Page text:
Another week and another new kosher food cart has hit the streets of New York. Or so it seems recently.
Food trucks became all the rage in New York about six years ago. And I should know – I gained 7 lbs sampling the abundance of fusion tacos, schnitzel sandwiches and red velvet whoopie pies when the trend first arrived. I then spent hundreds of dollars on a personal trainer to lose the weight. Thanks food trucks.
But many years later, kosher food seems to finally be jumping on the bandwagon. I recently spent time with the Israeli threesome behind The Shuka Truck, and just yesterday stopped by The Holy Rollers (ten points for a great name) a new meat-centric sausage cart parked in midtown.
I love hot dogs, and I once even ate four in one sitting washed down by a pitcher of margaritas. Not my finest moment. I have also taken a sausage-making class. So with my love of hot dogs and sausage in mind, I was pretty excited to try the new cart. I ordered two of the sausage heroes, both topped with pulled brisket, pastrami and chili, and truth be told, I was a bit underwhelmed despite the abundance of meat. I thought the brisket was too sweet and saucy, there was too much bread, and not enough sausage because they don’t actually give you a whole sausage: they cut it in half. But they charge you nearly $15 for the hero, quite a bit more than your average $2 street hot dog, and certainly more than I prefer to spend on an average lunch.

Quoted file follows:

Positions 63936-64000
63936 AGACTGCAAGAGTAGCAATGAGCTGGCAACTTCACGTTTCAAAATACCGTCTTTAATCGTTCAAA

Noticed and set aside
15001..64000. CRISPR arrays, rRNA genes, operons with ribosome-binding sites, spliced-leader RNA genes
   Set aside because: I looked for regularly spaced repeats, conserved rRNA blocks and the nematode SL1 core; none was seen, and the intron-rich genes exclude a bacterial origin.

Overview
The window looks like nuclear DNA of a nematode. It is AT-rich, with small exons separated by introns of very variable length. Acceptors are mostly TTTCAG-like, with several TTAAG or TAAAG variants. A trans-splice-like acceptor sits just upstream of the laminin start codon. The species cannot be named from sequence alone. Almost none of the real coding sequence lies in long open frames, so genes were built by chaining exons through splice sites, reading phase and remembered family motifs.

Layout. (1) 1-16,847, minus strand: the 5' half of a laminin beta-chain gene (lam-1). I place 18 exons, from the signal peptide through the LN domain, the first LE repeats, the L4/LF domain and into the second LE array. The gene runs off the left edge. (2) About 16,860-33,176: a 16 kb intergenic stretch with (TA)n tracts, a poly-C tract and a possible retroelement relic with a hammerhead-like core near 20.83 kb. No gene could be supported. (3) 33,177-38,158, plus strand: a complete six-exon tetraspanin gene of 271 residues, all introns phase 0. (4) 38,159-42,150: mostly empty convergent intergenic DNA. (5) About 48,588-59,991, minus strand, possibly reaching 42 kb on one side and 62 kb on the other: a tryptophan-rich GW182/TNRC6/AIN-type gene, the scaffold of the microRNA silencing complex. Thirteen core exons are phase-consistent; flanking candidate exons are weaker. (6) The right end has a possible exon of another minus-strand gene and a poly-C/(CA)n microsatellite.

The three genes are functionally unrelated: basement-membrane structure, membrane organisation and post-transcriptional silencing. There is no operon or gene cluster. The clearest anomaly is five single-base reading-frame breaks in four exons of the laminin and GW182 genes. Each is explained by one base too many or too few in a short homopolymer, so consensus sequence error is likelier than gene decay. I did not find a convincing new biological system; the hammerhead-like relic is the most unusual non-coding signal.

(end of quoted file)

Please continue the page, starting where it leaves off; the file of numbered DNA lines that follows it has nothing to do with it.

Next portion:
However, my co-workers thought the sandwiches were great and really loved all the meat together. In fact my vegetarian co-worker was so enchanted by the scent of pastrami she decided to forgo her vegetarianism and didn’t look back, also loving the sausage hero. And so, it might just be me. Or it might be that the Holy Rollers have a decent product and hopefully will improve as they become more experienced. So if you love a whole lotta meat on top of sausage drenched in the sauce of your choice, you will probably enjoy the Holy Rollers and I would say go check them out. You can find them on Facebook.